The town's two historical points of interest are the ruined medieval Crowland Abbey and the 14th-century three-sided bridge, Trinity Bridge, which stands at its central point and used to be the confluence of three streams.
In about 701 a monk named Guthlac came to what was then an island in the Fens to live the life of a hermit. Following in Guthlac’s footsteps, a monastic community came into being here, which was dedicated to Saint Mary the Virgin, Saint Bartholomew and Saint Guthlac in the eighth century.
The place-name 'Crowland' is first attested circa 745 AD in the Vita S. Guthlaci auctore Felice, reprinted in the Memorials of Saint Guthlac published in Wisbech in 1881. Here the name appears as Cruglond, Crugland, Cruuulond and Cruwland. It appears as Croiland in the Domesday Book of 1086. The word cruw is thought to mean a bend, and to refer to the bend in the River Welland at Crowland, which was more pronounced before the draining of the fens.
The town of Crowland grew up round the abbey. By a charter dated 716, Æthelbald of Mercia granted the isle of Crowland, free from all secular services, to the abbey with a gift of money, and leave to build and enclose the town. The charter's privileges were confirmed by numerous other royal charters extending over a period of nearly 800 years. Under Abbot Ægelric the fens were tilled, the monastery grew rich, and the town increased in size, enormous tracts of land being held by the abbey at the Domesday Survey.
The Croyland Chronicle (1144–1486 ), an important source for medieval historians, is believed to be the work of some of the monastery's inhabitants.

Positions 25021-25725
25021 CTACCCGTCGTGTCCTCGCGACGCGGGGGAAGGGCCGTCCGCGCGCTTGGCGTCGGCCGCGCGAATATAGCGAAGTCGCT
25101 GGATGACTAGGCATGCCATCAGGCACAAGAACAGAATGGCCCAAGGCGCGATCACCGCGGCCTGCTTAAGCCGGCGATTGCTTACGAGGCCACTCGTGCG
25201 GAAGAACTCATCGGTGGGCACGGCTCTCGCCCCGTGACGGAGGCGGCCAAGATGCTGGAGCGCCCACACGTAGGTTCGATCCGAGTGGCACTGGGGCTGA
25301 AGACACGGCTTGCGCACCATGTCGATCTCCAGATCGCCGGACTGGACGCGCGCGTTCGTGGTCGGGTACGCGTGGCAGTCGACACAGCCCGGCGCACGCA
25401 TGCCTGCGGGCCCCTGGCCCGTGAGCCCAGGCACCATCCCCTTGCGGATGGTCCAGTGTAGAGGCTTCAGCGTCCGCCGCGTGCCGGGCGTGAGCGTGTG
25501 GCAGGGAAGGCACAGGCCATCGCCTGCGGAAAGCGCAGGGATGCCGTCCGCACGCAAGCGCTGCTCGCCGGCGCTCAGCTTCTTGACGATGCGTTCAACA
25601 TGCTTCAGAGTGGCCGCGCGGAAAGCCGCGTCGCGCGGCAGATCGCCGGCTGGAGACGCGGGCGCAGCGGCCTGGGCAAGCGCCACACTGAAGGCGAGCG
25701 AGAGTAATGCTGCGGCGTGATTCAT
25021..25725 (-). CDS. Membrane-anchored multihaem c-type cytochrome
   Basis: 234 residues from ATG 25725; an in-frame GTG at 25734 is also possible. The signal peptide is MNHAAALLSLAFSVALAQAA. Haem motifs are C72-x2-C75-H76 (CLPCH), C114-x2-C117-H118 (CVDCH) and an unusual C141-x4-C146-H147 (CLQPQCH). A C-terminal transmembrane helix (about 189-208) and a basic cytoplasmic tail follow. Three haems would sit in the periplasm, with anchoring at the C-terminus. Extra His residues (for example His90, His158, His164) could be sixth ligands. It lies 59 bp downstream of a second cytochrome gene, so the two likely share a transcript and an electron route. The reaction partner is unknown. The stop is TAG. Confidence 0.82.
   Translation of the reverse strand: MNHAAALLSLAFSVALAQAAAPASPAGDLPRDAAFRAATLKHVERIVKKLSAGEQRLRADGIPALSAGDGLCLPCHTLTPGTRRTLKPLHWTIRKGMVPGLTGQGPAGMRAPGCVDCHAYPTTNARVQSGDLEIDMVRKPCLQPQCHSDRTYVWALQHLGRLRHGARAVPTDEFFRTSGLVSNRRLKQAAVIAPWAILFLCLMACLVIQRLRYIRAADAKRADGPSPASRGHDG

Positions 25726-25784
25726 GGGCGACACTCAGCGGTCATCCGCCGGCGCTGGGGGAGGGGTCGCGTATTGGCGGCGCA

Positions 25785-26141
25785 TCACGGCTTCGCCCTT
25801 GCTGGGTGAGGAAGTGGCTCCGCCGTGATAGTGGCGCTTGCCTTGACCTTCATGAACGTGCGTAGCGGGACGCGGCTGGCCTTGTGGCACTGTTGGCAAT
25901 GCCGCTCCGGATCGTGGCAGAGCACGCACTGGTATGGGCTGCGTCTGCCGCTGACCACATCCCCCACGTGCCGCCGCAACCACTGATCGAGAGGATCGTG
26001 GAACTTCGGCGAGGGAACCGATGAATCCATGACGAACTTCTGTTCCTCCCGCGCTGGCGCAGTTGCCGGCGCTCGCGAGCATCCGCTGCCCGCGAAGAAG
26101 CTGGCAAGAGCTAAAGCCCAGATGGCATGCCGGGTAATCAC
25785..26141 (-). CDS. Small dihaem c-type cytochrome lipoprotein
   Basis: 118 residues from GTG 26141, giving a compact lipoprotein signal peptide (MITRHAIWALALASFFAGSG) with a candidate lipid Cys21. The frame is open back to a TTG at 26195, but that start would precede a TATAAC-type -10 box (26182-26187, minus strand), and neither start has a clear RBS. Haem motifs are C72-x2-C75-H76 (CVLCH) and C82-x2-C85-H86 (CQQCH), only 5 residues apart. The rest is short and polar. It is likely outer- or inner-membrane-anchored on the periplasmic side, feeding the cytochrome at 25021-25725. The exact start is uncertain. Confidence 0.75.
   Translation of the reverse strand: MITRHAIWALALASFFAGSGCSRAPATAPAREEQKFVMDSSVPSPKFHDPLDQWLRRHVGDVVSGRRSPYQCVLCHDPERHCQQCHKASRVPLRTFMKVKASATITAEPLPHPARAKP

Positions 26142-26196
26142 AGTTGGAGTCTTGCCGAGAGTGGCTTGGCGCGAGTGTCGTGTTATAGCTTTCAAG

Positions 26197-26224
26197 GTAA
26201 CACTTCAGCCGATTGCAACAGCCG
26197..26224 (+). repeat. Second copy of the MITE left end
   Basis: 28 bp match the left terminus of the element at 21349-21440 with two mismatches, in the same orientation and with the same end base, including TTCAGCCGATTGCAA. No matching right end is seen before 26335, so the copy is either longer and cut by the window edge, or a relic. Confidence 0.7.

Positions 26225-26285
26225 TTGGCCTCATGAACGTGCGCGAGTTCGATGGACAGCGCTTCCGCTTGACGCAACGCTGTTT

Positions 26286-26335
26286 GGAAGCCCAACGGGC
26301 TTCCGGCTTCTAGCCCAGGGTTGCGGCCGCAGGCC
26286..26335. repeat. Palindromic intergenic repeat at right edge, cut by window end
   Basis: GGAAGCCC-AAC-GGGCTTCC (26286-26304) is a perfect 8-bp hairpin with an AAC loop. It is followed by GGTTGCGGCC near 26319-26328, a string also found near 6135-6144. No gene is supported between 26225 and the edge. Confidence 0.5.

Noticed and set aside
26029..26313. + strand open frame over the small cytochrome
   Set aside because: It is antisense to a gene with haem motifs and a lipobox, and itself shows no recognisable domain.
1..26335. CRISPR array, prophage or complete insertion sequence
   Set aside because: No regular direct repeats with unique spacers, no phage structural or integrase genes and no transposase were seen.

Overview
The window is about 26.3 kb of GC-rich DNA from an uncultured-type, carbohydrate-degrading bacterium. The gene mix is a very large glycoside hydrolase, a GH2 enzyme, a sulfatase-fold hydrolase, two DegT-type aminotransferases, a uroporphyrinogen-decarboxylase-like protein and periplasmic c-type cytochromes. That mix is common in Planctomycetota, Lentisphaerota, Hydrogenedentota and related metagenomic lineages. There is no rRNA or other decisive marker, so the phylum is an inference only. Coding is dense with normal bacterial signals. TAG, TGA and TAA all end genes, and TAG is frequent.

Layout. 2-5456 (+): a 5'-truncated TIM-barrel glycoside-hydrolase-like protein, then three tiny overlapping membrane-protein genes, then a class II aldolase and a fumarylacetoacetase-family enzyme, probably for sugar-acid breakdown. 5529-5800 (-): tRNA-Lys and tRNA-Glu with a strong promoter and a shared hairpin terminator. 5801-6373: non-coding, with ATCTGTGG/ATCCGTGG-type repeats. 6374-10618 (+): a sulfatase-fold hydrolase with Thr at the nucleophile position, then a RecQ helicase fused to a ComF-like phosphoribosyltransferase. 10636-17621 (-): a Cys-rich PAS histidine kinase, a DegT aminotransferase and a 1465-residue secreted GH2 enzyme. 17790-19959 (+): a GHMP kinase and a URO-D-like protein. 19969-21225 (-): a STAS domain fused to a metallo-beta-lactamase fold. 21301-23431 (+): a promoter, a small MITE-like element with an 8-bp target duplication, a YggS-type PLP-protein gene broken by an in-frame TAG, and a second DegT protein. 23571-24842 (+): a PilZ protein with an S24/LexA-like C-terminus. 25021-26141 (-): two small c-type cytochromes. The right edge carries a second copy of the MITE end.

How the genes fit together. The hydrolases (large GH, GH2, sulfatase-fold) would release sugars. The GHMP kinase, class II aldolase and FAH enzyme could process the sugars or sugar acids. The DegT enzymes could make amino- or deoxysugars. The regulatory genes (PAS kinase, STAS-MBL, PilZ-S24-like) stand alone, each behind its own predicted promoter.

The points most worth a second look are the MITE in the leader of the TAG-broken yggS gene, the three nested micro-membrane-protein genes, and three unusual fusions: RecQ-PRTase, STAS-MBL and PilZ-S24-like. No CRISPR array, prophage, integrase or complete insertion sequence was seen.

The town was nearly destroyed by fire (1469–1476), but the abbey tenants were given money to rebuild it. By virtue of his office the abbot had a seat in parliament, but the town was never a parliamentary borough. Abbot Ralph Mershe in 1257 obtained a grant of a market every Wednesday, confirmed by Henry IV in 1421, but it was afterwards moved to Thorney. The annual fair of St Bartholomew, which originally lasted twelve days, was first mentioned in Henry III's confirmatory charter of 1227. The dissolution of the monastery in 1539 was fatal to the progress of the town, and it rapidly sank into the position of an unimportant village. The abbey lands were granted by Edward VI to Edward Clinton, 1st Earl of Lincoln, from whose family they passed in 1671 to the Orby family.
In 1642, near the start of the English Civil War, the remains of the abbey were fortified and garrisoned by Royalists under Governor Thomas Stiles. After a short siege it was taken by Parliamentarian forces under the command of Oliver Cromwell in May 1643.
The surrounding agricultural area suffered from extensive flooding in 1947 as the River Welland and the surrounding drain network was overwhelmed with meltwater. A flood defence bank, West Bank, still exists, forming the north-west perimeter of the village and eastern flank of the River Welland's flood plain.
The Great Northern and Great Eastern Joint Railway crossed the north-east part of the parish until the 1980s. It passed near De Key's Farm to the east and Martin's Farm to the north. Postland railway station was near Postland House.